At the Stein Senior Center in midtown Manhattan, lunch is $2. It’s open to anyone, regardless of how senior a person considers oneself, though there is a line drawn at age 60 (under which the price goes up to $5).
I can’t speak to the quality of the tilapia at Stein, which I didn’t try because tilapia is the fish version of pigeon. But culinary promise is not what fills the dining hall every day around 11:30 A.M. (an underrated lunch hour). The people are there for the same reason that most people are anywhere, because of the other people.
I went there to talk specifically about human connection in the form of sex. In almost any other area of life—careers, academics, money—getting advice from elders is normal, expected, even. But asking a person who has had a full life’s worth of sex about said sex is usually off the table.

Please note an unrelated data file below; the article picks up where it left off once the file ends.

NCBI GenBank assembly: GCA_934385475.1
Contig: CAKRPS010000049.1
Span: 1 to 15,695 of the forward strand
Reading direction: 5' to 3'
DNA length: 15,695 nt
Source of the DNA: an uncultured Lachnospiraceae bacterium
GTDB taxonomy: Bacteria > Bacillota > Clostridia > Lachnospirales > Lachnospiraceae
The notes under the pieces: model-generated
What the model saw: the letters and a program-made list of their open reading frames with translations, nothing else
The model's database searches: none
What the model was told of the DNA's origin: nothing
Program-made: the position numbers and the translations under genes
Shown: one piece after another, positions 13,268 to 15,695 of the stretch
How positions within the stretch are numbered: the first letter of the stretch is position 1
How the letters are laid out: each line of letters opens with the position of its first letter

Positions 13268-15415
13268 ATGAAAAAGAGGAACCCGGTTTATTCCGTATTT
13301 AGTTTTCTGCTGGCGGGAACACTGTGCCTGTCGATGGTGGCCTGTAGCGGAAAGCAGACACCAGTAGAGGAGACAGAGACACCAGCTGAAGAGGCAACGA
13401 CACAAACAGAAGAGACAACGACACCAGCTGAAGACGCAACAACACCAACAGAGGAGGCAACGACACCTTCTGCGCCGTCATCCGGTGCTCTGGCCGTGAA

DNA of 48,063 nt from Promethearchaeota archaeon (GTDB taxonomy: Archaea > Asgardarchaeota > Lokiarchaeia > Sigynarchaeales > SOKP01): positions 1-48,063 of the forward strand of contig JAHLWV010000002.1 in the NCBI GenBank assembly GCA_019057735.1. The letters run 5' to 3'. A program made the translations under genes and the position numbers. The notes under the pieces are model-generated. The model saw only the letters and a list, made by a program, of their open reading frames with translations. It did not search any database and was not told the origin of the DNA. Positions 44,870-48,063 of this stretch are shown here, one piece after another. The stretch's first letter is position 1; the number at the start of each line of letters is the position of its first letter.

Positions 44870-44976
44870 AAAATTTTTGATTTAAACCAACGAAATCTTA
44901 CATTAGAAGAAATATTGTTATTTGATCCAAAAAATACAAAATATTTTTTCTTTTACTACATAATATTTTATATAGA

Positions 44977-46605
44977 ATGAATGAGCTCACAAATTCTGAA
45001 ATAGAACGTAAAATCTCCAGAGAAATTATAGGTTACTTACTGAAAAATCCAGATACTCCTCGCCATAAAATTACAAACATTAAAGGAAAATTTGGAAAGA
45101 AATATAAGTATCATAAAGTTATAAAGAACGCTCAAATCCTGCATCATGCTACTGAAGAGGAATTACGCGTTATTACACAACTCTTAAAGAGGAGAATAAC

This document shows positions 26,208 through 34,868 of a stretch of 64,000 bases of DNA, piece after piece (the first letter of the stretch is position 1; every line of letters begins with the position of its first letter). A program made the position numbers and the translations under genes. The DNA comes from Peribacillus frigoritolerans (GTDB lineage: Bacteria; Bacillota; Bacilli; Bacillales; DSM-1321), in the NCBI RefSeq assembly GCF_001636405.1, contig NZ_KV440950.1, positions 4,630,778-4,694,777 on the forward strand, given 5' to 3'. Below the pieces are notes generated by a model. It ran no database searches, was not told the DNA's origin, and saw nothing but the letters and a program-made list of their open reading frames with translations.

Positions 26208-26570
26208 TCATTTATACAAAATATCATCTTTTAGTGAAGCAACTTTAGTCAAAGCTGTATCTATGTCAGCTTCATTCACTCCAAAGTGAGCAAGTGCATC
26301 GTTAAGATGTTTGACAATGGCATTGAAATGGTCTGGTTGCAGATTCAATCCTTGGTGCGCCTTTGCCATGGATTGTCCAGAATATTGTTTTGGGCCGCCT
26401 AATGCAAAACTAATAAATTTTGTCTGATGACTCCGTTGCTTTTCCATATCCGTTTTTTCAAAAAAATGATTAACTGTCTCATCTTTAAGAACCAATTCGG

In advance, our video producers Nic and Jaclyn had asked the director of the center if she could let people know that we’d be around, so they wouldn’t feel surprised by a camera crew asking them about sex during lunch. But instead we got there and walked into the teeming lunch room of 60 or so people, and the center director was like, this young man has an announcement, and these good people who came to eat tilapia were not expecting anything of the sort. I looked at Nic to see if he’d take this one. He backed up and yielded the floor. The room went from raucous to silent. There must have been some good announcements in the past? No big deal, I just want to ask you about … physical intimacy.